I've got an almost 7 years old Logitech MX1000 wireless laser mouse. After a few years from the purchase I started experiencing a rather annoying issue: every now and then a single click was followed by a quick misfired second double click. So it became hard to accomplish simple tasks like moving or resizing a window with this mouse. Now I have decided that I had enough and I started looking for a solution. Googling around it turns out that this is a very common problem among Logitech mouse users, e.g. [1, 2]. As you can read from those posts, you have basically two roads: either your mouse is still covered by the warranty period and therefore you can ask for a replacement, or you fix it by yourself (of course you can always choose to throw your Logitech mouse away and go for a replacement, but I won't discuss this option here :P).
As you can easily deduce from above, my mouse is of course out of warranty, so in this post I'll tell you how I fixed my MX1000 mouse. All you really need is a screwdriver to "crack open" your mouse. Start by revealing the 4 screws from the bottom of your mouse: a pair is located under the sticky plastic oval-shaped supports near the charging pins; the other pair of screws one is under the label with the electrical characteristics of the device. Of course you have to pierce this label in order to access the screws, and this'd be the proof that you have tampered with your mouse. As a precaution I'd suggest you use your mouse until the battery is dried out and then switch it off before opening it.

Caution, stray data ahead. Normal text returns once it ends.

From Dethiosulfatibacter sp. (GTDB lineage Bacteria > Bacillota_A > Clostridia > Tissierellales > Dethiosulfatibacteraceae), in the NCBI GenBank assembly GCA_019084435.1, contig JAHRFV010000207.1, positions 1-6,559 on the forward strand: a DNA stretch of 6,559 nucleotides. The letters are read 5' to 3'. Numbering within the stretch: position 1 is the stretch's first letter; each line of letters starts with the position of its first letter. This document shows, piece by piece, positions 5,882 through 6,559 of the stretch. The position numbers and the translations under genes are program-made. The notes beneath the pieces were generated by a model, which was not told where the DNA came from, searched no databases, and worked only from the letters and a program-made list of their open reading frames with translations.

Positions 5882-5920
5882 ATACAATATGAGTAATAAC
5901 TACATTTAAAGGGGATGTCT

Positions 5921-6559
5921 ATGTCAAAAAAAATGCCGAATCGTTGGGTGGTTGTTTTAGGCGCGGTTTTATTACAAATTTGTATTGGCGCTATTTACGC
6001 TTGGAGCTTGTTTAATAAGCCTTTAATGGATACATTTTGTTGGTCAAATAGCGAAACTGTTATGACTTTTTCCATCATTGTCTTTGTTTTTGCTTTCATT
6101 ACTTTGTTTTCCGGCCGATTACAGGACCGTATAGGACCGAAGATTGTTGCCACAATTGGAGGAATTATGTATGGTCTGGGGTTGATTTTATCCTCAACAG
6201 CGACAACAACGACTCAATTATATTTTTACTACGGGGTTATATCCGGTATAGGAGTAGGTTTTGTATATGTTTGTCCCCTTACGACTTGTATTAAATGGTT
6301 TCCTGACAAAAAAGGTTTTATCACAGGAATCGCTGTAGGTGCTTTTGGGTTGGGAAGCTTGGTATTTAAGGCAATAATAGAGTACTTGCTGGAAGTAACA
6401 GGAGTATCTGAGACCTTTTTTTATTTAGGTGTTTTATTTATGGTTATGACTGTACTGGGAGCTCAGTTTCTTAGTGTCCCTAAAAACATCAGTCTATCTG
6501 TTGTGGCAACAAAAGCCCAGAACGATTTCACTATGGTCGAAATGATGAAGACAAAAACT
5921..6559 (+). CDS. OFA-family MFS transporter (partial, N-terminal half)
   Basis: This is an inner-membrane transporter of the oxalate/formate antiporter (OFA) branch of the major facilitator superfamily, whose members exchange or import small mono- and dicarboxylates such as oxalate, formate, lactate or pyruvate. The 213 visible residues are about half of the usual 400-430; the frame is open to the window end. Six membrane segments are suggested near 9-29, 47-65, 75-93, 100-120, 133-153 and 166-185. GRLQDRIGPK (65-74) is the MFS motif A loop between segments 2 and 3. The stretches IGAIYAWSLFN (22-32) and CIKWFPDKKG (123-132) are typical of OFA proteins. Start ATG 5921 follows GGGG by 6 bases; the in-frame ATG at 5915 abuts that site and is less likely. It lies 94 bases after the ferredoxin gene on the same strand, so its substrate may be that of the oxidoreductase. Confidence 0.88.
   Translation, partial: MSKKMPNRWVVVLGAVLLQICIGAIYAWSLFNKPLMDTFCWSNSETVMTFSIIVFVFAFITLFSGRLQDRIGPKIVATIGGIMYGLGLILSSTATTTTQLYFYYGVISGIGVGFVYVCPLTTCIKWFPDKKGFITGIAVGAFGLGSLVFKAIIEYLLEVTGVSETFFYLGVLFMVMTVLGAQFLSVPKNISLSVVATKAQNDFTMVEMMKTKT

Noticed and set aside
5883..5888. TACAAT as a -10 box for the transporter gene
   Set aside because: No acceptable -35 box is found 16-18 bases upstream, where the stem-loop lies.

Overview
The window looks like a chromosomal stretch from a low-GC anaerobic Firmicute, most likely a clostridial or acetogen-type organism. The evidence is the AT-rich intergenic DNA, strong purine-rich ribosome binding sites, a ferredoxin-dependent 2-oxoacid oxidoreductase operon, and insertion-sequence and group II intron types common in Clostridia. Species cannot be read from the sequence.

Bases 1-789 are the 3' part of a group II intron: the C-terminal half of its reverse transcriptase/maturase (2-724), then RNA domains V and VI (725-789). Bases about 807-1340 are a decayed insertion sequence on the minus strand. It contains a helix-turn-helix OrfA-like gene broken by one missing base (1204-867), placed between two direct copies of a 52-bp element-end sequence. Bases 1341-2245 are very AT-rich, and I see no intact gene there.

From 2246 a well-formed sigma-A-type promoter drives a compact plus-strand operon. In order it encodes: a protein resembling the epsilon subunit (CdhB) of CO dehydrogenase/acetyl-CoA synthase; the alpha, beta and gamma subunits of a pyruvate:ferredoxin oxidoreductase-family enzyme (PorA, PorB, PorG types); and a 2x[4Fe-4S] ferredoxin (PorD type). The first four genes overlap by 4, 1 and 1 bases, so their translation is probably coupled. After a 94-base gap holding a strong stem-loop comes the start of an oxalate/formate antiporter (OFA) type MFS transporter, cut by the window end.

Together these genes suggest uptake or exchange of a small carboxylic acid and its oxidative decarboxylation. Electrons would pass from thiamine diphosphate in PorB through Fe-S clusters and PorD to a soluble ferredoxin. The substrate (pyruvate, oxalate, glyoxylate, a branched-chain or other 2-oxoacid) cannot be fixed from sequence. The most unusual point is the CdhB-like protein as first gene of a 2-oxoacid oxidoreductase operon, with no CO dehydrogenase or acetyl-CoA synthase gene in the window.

Once you have managed to open your mouse, the first thing you might want to do is to remove as much dust and dirt as possible from the inside (especially in the area around the wheel). Then the last step, as suggested by the user jlohnes in  (yeah I know it's a different mouse, but the behaviour is the same, and as you have noticed you still have to open your mouse in order to remove the battery. But hopefully this won't be necessary, keep reading!), is to drain any residual static charge accumulated in your mouse, particularly in the area around the faulty button (the left one in my case). With a metallic screwdriver touch as many metal parts and exposed circuitry you can. Play a wee bit with the buttons and finally carefully close your mouse to its original state.
Now it's time to test the job: switch the mouse on, put it on charge and wait until fully charged. Then remove it from the charger and start using your mouse again. Hopefully you'll be as lucky as I've been and your mouse will be as good as new!
Hope this helped. Feel free to leave any comments or feedbacks below!